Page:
How reducing workplace stress could help prevent heart attacks

Fit for duty: How reducing workplace stress could help prevent heart attacks

When the leader of a major organisation suffers a heart attack, it tends to make the headlines.

That was the case in 2017, when the American Heart Association’s volunteer president, cardiologist John Warner, M.D., went into cardiac arrest. That was the case in 2009, when 42-year-old Ranjan Das, CEO of SAP India, suffered a heart attack and died — after a workout, no less. And that was the case in 2015, when United Airlines CEO Oscar Munoz, an athlete and vegan, suffered a heart attack, an incident that is still often called upon to underline the link between stress, well-being and heart trouble among business leaders.1, 2, 3

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Cardiovascular disease is the leading cause of death around the world, representing 31 percent of all global deaths. Yet we are still surprised when it affects people like Warner, Das and Munoz. That’s perhaps because we forget the role of stress, an under appreciated risk factor in cardiovascular disease – and one that may disproportionately affect expatriate employees.4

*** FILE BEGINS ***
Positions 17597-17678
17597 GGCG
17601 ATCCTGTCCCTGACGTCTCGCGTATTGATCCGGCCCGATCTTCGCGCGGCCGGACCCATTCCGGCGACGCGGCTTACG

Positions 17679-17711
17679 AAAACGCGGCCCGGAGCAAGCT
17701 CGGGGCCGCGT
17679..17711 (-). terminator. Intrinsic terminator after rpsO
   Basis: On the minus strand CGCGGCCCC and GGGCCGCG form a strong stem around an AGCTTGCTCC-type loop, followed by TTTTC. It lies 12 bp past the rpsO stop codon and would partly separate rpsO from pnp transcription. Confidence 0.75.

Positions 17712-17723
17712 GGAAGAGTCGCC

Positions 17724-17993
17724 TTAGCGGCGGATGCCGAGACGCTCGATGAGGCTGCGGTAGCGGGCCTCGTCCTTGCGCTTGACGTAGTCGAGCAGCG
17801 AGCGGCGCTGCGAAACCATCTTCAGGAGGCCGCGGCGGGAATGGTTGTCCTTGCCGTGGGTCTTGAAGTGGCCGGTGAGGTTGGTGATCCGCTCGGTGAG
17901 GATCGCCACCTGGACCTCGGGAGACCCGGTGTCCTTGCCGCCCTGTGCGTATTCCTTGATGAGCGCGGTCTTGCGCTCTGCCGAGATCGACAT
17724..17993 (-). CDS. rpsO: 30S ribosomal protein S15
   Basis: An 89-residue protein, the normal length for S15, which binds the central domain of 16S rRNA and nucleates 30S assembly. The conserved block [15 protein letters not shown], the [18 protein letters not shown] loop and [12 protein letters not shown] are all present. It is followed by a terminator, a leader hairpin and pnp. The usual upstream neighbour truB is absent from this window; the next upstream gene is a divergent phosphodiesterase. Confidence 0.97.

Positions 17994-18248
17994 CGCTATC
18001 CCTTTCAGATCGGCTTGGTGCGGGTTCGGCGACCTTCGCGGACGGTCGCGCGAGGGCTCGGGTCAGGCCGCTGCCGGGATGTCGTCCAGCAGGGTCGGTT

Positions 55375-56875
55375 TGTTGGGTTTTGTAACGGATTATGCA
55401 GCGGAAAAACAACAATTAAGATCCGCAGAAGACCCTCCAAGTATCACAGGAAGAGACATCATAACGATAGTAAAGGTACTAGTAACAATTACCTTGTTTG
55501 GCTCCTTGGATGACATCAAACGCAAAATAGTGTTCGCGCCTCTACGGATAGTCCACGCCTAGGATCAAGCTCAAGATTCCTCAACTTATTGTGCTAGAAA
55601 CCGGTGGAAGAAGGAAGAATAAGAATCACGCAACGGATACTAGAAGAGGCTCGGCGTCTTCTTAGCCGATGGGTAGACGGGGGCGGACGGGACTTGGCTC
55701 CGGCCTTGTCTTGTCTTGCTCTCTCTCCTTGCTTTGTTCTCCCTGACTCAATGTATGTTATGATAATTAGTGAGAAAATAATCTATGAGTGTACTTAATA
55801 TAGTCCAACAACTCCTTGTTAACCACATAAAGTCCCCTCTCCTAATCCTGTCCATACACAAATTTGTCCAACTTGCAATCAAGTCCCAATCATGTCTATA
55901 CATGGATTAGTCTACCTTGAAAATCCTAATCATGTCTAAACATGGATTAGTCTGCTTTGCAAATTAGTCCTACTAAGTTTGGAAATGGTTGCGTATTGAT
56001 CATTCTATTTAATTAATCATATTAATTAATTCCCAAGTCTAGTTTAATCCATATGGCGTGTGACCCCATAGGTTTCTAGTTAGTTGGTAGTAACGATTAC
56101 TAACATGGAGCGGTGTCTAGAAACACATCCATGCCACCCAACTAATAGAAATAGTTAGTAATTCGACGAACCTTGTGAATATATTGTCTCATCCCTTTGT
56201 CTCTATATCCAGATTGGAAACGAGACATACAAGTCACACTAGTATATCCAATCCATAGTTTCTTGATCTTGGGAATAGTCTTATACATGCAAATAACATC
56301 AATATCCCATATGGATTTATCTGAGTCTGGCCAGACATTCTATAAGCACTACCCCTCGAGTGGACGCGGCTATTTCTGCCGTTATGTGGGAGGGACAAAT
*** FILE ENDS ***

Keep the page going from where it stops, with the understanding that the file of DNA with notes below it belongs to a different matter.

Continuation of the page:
While individuals can’t control factors like age and genetics, they can drastically reduce their heart-disease risk by avoiding smoking, maintaining a healthy weight, being physically active and following a healthy diet. Research has shown that those four actions alone reduce the risk of coronary artery disease and sudden cardiac death by 80 percent. (Imagine a drug maker announcing a therapy with an 80-percent efficacy and virtually no negative side effects!)5

But tackling those four risk factors isn’t enough if stress isn’t addressed.  Consider what one source told The Times of India about Das: “Ranjan was a health freak. He ate right, jogged and worked out daily. He had no bad habits like drinking or smoking. He was always very ambitious, and always believed that four hours of sleep were enough for him to be fit and fresh.”6


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